Grace to you!
The persecutions we face in life are an opportunity to bear witness to the love of God. Trials are like an ingredient to spiritual maturity and blessing. Our Lord assures of the blessings of those persecuted for what is right (Mt 5:10). Or as Saint Peter says, one is blessed who is enduring trails for the sake of Christ (1 Pet 4:14). Meaning, for doing good not evil.
Be certain of this: Many of those who persecute you would hardly be deterred because you pay them in the same coin. One of the strongest weapons against evil is innocence, righteousness, the very opposite of evil. At the alone-moments, it is the force of your innocence and gentility that speaks volumes; sometimes daring the meanness of the mean. Evil isn’t overcome by evil but by the good.
Innocence has its force of witnessing. The innocence of the believer comes with the audacity of genuine witnessing. This may sound like an out-of-dated message. Yet, it is powerful and still relevant today.
When the African theologian of the second century, Tertullian, said that “the blood of the martyrs is the seed of the Church,” it could equally be understood in the sense of the impact of their holy witness through martyrdom to eyewitnesses and generations after them. When people read the martyrs’ stories, they are gripped by their innocence, genuineness, gentleness and yet audacious testimony of their life about the faith.
The historian Tacitus, who was a boy in Rome during the time of the Nero persecution, wrote in his Annals(XV, 44) how the innocence of the believers, accused falsely by Nero, won the compassion of some Romans. The joy, gentleness and courage of the believers in the face of their heartless persecutors, spoke volumes as to the audacity of their faith in the Risen Lord.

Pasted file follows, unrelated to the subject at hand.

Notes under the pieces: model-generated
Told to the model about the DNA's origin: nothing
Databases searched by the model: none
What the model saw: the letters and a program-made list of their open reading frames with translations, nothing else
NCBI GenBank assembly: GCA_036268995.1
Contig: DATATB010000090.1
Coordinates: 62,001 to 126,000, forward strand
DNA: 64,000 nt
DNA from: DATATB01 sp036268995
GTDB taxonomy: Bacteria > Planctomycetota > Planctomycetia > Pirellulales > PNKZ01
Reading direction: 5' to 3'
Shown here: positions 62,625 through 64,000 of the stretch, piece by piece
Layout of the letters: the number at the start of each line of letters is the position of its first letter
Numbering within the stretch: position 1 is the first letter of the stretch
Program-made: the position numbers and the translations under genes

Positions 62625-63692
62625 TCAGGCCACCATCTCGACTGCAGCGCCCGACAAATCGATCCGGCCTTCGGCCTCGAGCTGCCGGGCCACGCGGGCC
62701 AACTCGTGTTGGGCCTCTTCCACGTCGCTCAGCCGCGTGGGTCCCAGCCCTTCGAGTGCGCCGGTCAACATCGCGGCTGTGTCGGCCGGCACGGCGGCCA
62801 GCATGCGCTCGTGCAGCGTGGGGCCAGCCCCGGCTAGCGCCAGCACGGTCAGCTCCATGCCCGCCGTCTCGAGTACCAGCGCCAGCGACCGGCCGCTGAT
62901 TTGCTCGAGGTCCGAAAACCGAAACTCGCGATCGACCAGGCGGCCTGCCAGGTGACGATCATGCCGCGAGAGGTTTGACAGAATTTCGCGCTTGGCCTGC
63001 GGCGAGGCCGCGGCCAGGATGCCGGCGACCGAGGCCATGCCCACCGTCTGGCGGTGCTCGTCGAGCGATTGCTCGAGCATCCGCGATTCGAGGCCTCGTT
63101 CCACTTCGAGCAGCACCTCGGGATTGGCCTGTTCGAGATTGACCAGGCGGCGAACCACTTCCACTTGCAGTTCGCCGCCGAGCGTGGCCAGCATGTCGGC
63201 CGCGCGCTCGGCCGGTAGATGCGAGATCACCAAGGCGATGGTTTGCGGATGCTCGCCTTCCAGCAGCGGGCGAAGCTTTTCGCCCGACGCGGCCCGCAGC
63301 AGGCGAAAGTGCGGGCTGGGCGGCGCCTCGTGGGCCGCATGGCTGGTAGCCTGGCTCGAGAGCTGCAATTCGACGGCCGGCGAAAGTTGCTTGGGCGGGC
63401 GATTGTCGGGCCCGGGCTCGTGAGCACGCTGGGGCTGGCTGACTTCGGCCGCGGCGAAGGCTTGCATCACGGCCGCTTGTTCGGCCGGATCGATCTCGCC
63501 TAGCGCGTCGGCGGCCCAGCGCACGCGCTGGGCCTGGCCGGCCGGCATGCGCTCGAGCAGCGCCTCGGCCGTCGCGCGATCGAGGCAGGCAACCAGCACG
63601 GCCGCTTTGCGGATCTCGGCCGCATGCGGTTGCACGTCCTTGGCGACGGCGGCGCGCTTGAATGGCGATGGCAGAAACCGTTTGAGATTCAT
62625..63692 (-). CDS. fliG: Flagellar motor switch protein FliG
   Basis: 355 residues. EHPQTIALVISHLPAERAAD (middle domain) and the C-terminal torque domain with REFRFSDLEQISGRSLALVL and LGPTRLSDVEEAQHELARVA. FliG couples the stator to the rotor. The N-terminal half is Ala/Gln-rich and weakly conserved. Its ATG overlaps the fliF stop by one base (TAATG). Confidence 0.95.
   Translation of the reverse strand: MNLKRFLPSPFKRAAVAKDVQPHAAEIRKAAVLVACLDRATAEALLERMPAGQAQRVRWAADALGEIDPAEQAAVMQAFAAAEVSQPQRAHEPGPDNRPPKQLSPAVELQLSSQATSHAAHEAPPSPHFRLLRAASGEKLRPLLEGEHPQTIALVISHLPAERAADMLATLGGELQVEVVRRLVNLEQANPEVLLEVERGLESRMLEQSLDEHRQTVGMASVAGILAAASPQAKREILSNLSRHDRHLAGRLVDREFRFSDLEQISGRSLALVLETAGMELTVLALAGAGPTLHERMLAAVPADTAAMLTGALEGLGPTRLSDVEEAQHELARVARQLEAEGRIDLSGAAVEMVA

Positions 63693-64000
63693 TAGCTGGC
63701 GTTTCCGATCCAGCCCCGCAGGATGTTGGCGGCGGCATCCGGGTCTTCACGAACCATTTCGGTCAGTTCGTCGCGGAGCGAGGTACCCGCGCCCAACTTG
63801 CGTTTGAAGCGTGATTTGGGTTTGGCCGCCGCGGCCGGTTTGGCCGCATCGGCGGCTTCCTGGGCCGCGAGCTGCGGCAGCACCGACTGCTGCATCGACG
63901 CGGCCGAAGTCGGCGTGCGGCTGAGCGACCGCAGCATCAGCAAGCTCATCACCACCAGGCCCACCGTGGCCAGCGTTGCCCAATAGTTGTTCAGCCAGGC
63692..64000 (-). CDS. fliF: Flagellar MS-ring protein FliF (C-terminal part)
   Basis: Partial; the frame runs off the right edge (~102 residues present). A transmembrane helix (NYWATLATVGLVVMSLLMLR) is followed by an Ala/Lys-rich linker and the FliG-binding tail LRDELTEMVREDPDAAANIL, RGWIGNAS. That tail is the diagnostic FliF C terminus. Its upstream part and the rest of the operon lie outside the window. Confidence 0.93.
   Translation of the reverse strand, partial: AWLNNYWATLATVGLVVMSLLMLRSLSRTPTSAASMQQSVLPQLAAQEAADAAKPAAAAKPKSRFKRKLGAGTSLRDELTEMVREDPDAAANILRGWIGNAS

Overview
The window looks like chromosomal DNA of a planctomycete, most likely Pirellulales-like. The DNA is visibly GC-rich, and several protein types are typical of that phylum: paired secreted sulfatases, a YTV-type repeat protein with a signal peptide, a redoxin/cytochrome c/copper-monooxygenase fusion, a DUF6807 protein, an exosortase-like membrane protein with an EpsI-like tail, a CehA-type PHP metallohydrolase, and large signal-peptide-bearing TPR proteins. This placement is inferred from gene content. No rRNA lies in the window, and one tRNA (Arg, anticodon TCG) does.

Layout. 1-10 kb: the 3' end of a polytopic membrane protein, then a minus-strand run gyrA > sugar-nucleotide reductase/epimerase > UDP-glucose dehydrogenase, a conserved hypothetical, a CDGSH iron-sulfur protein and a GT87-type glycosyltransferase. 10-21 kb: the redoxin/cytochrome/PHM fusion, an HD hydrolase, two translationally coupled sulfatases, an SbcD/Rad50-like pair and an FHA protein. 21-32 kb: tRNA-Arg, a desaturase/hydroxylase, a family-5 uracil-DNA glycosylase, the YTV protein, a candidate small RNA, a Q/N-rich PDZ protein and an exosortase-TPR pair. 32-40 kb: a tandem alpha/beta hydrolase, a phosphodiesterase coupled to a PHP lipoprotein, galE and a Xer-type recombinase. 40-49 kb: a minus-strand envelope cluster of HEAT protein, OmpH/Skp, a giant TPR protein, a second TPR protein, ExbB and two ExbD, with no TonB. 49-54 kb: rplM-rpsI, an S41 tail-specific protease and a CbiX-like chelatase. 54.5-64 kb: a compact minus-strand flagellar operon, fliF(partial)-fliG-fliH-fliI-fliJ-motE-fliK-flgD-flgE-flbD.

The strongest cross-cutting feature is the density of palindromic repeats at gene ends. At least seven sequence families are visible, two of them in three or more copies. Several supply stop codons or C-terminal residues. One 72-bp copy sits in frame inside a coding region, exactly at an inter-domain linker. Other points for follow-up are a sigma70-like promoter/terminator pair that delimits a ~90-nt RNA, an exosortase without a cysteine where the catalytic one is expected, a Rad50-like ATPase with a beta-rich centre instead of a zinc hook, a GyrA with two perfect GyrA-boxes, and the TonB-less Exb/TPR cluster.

In workplaces, in the community, ironically in churches and homes, many face trials because of their faith. Simply being good and faithful believers irk some people. It is the reality of the world we are in, and nobody can change that. We simply have to live with this reality and make the best out of it; relying on the grace of God. So, the answer to meanness is a gentle, courageous response of love.
Recall that one of the meanings of martyrdom in the New Testament is bearing witness (see Acts 22:15, 20). So the Lord said, “But before all this they will lay their hands on you and persecute you, delivering you up to the synagogues and prisons, and you will be brought before kings and governors for my name’s sake. This will be a time for you to bear testimony” (Luke 21:12-13).
Come to think of it, times of persecution are great times of witnessing. It’s not simply for the End Time, which we know not exactly when it will be, but even for now as we face the ups and downs of Christian discipleship.
Bearing witness to the Risen Lord entails a lot, including swimming against the current. Swimming against the current is, unwittingly, inviting attacks and persecutions, name-calling and smearing.
The nature of the Christian life doesn’t seem to play to the gallery. Yet, it inspires many lives.
May God give us the grace to hold on to the faith even when it costs us what is precious to us, including our lives. Amen.
God love you. God bless you.
Fr. Maurice Emelu.
[Wednesday Week 34 Ordinary Time: Rev 14:14-19; Lk 21:5-11]
Author and Goal
Father Maurice Emelu PhD., provides a daily blog of reflections based on the Scriptural readings of the day from the Catholic liturgical calendar. The goal is to teach, inspire, encourage, and foster healing through the grace of God's word. They are written in a language that is appropriate for a general audience. You will find these reflections helpful for your spiritual growth, inspiration, and developing your thoughts. They may also be useful for ministers in preparing their sermons for liturgical celebrations.